A Town is Born: Part 3
Author: Paul deVere
On August 5, 2008, Hilton Head Island will be celebrating its 25th “birthday” as an incorporated municipality—a town. Why becoming a town was so crucial and interviews of those who helped make it happen will be the subject of several articles in CH2. That one, historic event helped create the Hilton Head Island we know today, and helped define its future.
Michael L. Jordan, the Town of Hilton Head Island’s first attorney—and then some
If you’re going to create a new town, you’re going to need a very good lawyer—one with a great deal of patience. For the Town of Hilton Head Island, Michael L. Jordan was that lawyer. In 1983, when South Carolina’s Secretary of State signed off on the incorporation papers (March), to the vote for incorporation (May), to the election of the mayor and town council (August), Michael Jordan was a very busy man.
“I chaired the legal committee that drafted the first laws for the town. On the first day we presented to the town council that basically here are all the laws you have to adopt. We spent a week going through each chapter,” he said, “and a big chunk of those laws are probably still on the books. They were the basic laws, like when council meetings are held, what time of the day are they going to be, who has the authority to do this, all the basic government structure. We borrowed, begged stole and wrote and modified everything we could find. Then we had another committee to find a town hall—a place to be. We had a furniture committee; we needed desks,” Jordan said with a big smile.
But his journey to those historic months when the town came into being started almost the moment Jordan arrived on Hilton Head in 1973. When young attorney Michael Jordan and his wife, Virginia, moved to Hilton Head, the island was, in many respects, as young as they were. “I don’t think we had our first stop light yet,” Jordan said.
The Jordans worked for the Ford Motor Company in Detroit. Michael’s parents had “discovered” Hilton Head in 1970 and, in 1971, bought a home here. The younger Jordans soon followed suit. “It took us a couple more vacations (to Hilton Head), and we asked ourselves, ‘Why do we want keep working for Ford in Detroit?’” Jordan remembered.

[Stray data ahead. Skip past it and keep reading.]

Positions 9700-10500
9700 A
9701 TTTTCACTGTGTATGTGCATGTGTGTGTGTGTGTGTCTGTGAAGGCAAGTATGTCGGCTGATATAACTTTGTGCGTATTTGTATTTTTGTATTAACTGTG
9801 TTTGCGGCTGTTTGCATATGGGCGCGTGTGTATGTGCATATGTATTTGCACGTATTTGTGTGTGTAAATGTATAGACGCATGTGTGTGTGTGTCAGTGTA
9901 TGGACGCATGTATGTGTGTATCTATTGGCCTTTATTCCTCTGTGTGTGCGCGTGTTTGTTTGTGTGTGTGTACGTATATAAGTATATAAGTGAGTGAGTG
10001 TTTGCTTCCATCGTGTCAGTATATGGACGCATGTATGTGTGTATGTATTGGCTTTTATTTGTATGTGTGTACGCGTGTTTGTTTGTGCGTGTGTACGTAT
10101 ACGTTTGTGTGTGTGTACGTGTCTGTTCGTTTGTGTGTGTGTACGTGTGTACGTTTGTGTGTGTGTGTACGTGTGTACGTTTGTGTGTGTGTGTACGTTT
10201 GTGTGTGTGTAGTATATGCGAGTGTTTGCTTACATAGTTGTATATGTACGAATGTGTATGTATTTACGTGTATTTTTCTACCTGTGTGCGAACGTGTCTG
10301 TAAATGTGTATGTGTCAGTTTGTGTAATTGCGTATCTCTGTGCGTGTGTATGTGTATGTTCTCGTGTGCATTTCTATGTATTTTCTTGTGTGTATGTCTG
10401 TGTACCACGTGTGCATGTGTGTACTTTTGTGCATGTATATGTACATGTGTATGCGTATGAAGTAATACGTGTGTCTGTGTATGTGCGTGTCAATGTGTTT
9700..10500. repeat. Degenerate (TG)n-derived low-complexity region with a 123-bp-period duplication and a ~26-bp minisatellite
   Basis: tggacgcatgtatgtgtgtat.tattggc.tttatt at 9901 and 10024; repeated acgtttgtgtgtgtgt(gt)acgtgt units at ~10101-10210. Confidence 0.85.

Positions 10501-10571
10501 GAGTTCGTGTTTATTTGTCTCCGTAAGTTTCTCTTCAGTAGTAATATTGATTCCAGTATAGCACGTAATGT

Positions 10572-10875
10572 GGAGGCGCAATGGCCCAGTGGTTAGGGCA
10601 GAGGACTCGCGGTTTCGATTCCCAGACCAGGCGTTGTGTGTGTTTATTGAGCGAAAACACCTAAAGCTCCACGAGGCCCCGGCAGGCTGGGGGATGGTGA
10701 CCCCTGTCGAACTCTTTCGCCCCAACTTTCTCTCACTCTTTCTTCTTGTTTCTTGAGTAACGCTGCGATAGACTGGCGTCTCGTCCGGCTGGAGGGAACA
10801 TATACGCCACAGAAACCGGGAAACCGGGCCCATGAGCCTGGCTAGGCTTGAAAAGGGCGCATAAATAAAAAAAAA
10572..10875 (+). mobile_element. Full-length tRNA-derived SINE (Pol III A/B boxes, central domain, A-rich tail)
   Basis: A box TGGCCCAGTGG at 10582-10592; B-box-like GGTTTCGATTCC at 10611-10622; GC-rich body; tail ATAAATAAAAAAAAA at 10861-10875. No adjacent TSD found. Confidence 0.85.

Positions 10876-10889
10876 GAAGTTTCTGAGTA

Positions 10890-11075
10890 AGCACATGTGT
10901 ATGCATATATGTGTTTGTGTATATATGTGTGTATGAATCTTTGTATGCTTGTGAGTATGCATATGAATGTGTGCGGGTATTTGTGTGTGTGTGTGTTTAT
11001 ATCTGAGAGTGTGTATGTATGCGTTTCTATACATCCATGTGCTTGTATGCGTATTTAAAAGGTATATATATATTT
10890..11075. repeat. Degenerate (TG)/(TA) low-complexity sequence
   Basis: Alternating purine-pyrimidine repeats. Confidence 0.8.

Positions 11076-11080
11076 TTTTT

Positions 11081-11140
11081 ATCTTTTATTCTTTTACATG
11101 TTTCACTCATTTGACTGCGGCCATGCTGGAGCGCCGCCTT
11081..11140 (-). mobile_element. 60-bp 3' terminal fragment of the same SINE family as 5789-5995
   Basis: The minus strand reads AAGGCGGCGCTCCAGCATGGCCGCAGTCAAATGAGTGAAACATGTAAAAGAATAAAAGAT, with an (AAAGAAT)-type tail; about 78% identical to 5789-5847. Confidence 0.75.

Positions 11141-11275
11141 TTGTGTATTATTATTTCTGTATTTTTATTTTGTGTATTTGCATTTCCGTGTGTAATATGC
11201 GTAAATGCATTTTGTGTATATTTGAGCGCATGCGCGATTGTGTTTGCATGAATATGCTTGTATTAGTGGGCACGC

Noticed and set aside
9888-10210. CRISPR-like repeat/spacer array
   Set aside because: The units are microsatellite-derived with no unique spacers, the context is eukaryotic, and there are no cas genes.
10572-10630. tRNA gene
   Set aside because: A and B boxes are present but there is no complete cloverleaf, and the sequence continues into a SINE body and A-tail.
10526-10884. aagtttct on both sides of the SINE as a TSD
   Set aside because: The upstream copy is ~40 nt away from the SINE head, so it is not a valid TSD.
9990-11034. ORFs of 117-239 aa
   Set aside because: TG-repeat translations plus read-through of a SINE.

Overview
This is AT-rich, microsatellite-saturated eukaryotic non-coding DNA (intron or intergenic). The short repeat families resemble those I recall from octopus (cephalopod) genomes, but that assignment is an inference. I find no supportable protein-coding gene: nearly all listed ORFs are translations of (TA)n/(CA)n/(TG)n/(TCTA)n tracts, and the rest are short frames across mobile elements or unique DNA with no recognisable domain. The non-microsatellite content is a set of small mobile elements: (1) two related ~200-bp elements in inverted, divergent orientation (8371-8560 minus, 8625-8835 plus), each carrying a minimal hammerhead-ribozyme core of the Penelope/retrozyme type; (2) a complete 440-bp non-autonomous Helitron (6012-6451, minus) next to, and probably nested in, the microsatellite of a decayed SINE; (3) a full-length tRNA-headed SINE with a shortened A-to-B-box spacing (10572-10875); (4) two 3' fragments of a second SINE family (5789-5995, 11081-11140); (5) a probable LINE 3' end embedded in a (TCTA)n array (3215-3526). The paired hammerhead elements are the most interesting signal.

Instead of occupying an office in a 50-story skyscraper in Detroit or Chicago (another choice), Jordan chose to join another young attorney on the island, Bill Bethea, Jr., and set up shop. The firm Bethea, Jordan, and Griffin, officially formed in 1974, became one of the leading law firms on the island and in the State of South Carolina. “Bill and I were together until he retired last year,” Jordan said. Bethea Jordan and Griffin has now merged with McNair law firm.
“As soon as I got here, I got involved with the Jaycees. We used to meet in the old volunteer firehouse on Cordillo Parkway. The bridge went out in 1974. Everybody was involved trying to set up this ferry service to try to get people back and forth,” Jordan said. At that time, Hilton Head had a swing bridge to get the approximately 6,000 residents and 200,000 visitors on and off the island. It was hit by a barge and was out of commission for six weeks, forcing everyone to use a pontoon bridge, built by the Army Corps of Engineers. “At that point, discussions were going on about how we should be, what we should do, how we could control our lives a little bit better,” Jordan recalled.
Jordan remembered another incident about the bridge shortly after he arrived. “We had our offices in the old People’s Bank building. That’s when Pope Avenue was a two lane road. One day the bank was robbed. Earl Adams was the deputy sheriff. He lived in Bluffton, but he was our deputy sheriff. He was the only guy south of the Broad River. He came to the bank, found out what had happened and said he’d take care of it. He didn’t show any kind of urgency to do anything. He just called the bridge tender and said, ‘Open the bridge.’ Then he got in his patrol car and moseyed up to the bridge. There was the bank robber, waiting in line to cross.”
Michael Jordan in the early ’80’s, after moving to Hilton Head.